Where To Race
When it comes to races, the Rock ‘n’ Roll Las Vegas Marathon and 1/2 (Nov. 17, stripatnight.com) is the marquee attraction. The event begins at dusk and runs down the Strip (which is closed to traffic), sending runners past the iconic casinos, classic drive-in wedding chapels, and the wild sights and sounds of Fremont Street in the older part of the city. Not ready to run long? New this year is the 6.5-mile “Half of the Half” race. All of the courses are flat, fast and finish on the Strip not far from the famous volcano at the Mirage casino. Numerous pre- and post-race parties are on tap for runners, including the big post-race bash at Lavo Nightclub at the Palazzo.
Other compelling races in the region include the Gold Butte Days Half-Marathon and 5K (Oct. 19, goldbuttedaysfestival.com); Blood, Sweat & Beers Day & Night Trail Races (Mar. 1, desertdash.com), which include a variety of distances from 5K to 30K; the Xterra Lake Las Vegas Trail Runs (Apr. 13, xterraplanet.com); and the Mustang 50th Half Marathon and 5K at the Las Vegas Motor Speedway (Apr. 19, mustang50thhalfmarathon.com), which celebrates the 50th birthday of the Ford Mustang.
RELATED: Taking Your Workouts To The Trails
Where To Eat & Drink
With dozens of critically acclaimed restaurants, Vegas is definitely a foodie’s town as much as it’s a party town. Among the recently top-rated restaurants on Yelp.com are Guy Savoy (3570 S. Las Vegas Blvd.), a French restaurant inside Caesar’s Palace that’s known for its artichoke and black truffle soup, and Gordon Ramsay Steak (3655 S. Las Vegas Blvd.), which offers huge prime-cut steaks and chops, plus amazing sticky toffee pudding. One of the best burgers in town can be found at Holsteins Shakes and Buns (3708 S. Las Vegas Blvd.). And although you might think twice about having sushi in the desert, Vegas has some of the top raw-fish joints in America, including Nobu at the Hard Rock Hotel & Casino (4455 Paradise Rd.).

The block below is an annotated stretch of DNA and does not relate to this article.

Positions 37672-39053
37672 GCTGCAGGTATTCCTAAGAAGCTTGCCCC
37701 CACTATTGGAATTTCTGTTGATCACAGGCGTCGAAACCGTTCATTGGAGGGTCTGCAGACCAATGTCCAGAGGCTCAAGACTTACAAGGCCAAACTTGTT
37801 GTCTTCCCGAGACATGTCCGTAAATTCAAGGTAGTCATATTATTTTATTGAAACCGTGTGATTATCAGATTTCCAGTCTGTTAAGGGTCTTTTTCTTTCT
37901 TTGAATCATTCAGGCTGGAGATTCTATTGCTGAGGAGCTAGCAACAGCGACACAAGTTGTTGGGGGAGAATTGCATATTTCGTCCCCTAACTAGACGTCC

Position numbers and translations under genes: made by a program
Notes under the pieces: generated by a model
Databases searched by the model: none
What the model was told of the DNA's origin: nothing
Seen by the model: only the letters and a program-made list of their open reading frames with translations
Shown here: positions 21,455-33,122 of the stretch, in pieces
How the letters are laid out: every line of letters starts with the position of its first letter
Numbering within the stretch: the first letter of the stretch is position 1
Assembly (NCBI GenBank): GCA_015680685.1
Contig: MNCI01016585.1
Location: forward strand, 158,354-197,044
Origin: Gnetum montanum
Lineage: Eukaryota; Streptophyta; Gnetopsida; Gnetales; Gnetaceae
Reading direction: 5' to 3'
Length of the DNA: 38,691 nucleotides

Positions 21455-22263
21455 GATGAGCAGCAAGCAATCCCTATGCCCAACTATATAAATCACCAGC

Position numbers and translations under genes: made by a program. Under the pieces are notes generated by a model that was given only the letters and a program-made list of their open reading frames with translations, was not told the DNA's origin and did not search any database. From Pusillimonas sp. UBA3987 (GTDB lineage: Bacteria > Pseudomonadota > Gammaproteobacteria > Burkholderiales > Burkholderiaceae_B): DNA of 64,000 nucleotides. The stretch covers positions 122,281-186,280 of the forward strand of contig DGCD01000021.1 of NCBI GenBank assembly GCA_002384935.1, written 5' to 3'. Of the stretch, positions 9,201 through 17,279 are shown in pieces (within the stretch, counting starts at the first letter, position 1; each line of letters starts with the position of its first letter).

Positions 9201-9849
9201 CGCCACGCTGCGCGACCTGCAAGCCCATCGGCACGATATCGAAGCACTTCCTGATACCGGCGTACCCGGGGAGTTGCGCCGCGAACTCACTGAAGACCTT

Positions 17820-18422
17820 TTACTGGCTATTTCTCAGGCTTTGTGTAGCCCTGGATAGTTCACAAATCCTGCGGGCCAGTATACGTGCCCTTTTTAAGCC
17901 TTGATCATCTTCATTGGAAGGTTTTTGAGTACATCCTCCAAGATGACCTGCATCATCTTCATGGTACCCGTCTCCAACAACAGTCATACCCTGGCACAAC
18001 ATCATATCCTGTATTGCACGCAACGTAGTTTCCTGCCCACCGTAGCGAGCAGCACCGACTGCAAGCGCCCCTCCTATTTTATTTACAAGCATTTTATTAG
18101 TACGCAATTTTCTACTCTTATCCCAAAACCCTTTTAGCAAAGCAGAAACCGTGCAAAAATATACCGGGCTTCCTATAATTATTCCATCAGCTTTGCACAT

Where To Shop
Arrive in Vegas without your running gear? Stop by the Red Rock Running Company (7350 W. Cheyenne Ave.) or Fleet Feet Las Vegas (7575 W. Washington Ave.) for shoes, apparel, hydration gear and local trail knowledge. Finish Line (6611 S. Las Vegas Blvd.) and REI (710 S. Rampart Blvd.) also have stores in town, while Skechers, Nike and Adidas concept stores can be found adjacent to the Strip.
If you want to run in Las Vegas, avoid the scalding hot summer months at all costs. The weather is much milder between October and May, with ideal running weather during the winter months. From November through February, evening lows will drop into the low 40s and high 30s, but the afternoon temperatures typically hover in the 50s and 60s. Most trails are very exposed to the elements, and the climate is extremely dry, so be sure to take sunblock and bring some kind of hydration device.
This piece first appeared in the October 2013 issue of Competitor magazine.